The effects of climate change are being felt in every corner of the world. However, for nations which are experiencing political unrest and economic insecurity, tackling the issues of climate change at a local and national level is particularly challenging.  

For example, in a country like Lebanon, which hosts in excess of a million refugees as a direct result of the Syrian conflict, dealing with water shortages is an increasingly pressing problem. 

For Mozambique, dealing with conflict in the north puts additional strain on the ability of its health systems to meet the support needs of its population groups who are frequently cut off by flooding.  

To identify practical adaptions to climate change in such settings, it is vital that governments and the international community develop a clearer understanding of the ways that diverse sources of fragility interact. 

Researchers in global health from QMU have drawn on the local knowledge of partners in Lebanon, Mozambique, Georgia and Costa Rica to map out the range of interrelated factors which affect the way climate change is impacting people’s health and wellbeing.   

Due to the way climate change is reported in the media, we often associate the climate change fight with how to reduce carbon emissions in a targeted time frame or how we prevent further climate change. Of course, this work is important. However, we need to give equal attention to a country’s ability to adapt to changes that are already upon us. The 1.5 degrees increase in temperature ‘baked in’ to the system already brings risks of more intense and frequent flooding, poorer air quality, heatwaves, increases in crop damaging pests and insects that spread disease. States that are already fragile due to political, economic or social factors face major challenges in addressing the impact of these risks on human health, food production and livelihoods. 

Both CoP26 in Scotland and CoP27 in Egypt have begun to look seriously beyond how we ‘mitigate’ the effects of climate change by the reduction of carbon use to prevent further warming of the planet to the understanding of how countries can ‘adapt’ to address existing risks. Our work aims to encourage researchers from across a range of disciplines to come together to address this second, previously neglected, area.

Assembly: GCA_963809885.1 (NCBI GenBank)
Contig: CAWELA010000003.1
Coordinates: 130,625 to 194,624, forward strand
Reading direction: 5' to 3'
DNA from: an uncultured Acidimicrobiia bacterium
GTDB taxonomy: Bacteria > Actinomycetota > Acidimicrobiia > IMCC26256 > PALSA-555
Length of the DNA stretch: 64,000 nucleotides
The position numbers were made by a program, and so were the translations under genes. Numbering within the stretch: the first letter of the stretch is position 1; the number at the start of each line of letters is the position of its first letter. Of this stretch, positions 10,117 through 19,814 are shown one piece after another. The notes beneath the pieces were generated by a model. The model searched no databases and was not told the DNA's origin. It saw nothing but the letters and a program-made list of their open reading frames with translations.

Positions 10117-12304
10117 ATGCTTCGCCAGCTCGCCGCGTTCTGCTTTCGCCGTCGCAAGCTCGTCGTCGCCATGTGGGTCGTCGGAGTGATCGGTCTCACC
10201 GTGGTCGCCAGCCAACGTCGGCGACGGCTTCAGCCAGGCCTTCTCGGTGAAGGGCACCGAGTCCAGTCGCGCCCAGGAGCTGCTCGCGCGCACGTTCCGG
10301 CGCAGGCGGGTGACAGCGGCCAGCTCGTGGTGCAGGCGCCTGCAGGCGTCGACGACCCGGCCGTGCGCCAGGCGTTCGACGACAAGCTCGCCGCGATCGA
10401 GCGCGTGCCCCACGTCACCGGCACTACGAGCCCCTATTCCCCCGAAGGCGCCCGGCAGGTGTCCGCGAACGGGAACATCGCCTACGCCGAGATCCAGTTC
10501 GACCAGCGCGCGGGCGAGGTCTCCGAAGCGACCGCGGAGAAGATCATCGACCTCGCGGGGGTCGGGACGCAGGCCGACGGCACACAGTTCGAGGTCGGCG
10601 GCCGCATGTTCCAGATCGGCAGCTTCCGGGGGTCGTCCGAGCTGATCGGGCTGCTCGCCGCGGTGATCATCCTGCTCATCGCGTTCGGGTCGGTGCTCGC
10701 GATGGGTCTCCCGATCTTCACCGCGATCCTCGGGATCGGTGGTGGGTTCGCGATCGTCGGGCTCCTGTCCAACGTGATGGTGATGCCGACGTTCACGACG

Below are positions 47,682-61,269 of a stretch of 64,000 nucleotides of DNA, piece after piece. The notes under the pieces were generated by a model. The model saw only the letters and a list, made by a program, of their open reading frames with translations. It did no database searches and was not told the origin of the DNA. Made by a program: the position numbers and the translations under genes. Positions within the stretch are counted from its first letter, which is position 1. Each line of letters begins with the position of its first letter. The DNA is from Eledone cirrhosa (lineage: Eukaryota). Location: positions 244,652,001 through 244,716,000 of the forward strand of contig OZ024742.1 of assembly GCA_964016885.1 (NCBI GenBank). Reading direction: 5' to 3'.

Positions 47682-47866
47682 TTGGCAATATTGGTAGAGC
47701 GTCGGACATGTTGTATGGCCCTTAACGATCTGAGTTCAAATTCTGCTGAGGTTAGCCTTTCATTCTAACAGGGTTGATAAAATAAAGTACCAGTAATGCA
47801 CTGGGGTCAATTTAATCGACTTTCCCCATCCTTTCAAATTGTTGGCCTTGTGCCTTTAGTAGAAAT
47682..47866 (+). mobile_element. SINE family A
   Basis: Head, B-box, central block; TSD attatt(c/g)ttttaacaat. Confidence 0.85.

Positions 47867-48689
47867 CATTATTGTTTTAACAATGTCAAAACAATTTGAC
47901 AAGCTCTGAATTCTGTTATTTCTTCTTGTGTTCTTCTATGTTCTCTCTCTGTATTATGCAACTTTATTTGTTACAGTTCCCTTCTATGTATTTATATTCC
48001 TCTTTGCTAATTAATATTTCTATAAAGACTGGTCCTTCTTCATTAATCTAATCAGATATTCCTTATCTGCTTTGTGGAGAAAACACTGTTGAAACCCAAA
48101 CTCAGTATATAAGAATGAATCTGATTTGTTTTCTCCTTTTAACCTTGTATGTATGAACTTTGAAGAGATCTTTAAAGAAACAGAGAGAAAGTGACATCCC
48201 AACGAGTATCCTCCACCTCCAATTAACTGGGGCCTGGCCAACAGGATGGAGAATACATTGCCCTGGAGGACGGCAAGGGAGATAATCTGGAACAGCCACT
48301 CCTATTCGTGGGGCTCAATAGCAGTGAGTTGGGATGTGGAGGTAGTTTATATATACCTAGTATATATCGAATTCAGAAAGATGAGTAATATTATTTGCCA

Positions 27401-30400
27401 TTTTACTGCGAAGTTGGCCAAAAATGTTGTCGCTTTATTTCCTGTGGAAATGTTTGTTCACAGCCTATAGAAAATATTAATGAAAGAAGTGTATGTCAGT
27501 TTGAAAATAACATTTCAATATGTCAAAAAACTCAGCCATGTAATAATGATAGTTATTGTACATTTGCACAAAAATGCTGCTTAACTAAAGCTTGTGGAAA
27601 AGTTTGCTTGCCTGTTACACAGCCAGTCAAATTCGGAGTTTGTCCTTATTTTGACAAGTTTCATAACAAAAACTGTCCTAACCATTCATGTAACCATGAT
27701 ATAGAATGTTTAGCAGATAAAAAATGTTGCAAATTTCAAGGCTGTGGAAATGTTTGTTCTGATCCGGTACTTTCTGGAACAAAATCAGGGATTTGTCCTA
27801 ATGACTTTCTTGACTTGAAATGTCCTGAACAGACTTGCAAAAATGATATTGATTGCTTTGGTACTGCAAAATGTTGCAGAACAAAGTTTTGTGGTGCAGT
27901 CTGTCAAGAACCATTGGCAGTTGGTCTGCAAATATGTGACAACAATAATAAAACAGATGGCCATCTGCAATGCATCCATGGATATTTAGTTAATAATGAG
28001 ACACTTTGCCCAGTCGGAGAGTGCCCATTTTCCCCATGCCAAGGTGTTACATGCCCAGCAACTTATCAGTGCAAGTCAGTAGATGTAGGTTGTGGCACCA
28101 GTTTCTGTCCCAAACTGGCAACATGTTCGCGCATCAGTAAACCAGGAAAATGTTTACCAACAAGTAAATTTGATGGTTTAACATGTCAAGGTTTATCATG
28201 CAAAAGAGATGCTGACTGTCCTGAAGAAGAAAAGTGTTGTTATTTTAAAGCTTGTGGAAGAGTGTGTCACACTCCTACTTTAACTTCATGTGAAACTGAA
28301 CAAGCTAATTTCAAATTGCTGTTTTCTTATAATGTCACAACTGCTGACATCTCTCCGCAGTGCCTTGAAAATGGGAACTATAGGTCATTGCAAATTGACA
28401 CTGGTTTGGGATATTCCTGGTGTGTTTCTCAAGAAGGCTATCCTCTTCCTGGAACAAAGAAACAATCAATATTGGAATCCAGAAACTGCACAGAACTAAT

Along with our international partners, our research aims to increase understanding by using methods of system dynamics modelling to identify the complexities of adapting to climate change in fragile settings. We have focused specifically on Lebanon, Mozambique, Georgia and Costa Rica, but aim to identify lessons of wider relevance. It is anticipated that, with this in-country research knowledge, we will help identify interventions which will build resilience and assist in protecting the health and wellbeing of people living in these countries. 

We are excited to utilise our years of research experience of working in fragile states, and with in-country partners, to help increase our understanding of the complexities and challenges facing certain countries in the fight against climate change. Our aim is that this new approach to researching in this area will not only inform national adaptation strategies by systematic mapping of the dynamic linkages between climate, environment, health, agriculture, and economic development, but strengthen the global collaboration in addressing the climate change emergency. 

  • Funding for this research was provided by a Royal Society of Edinburgh Climate Change Network grant. 
  • To find out more about this important research, read the paper: 'Informing adaptation strategy through mapping the dynamics linking climate change, health, and other human systems: Case studies from Georgia, Lebanon, Mozambique and Costa Rica' published in PLoS Climate on 19th April 2023 at research. 

Professor Alastair Ager

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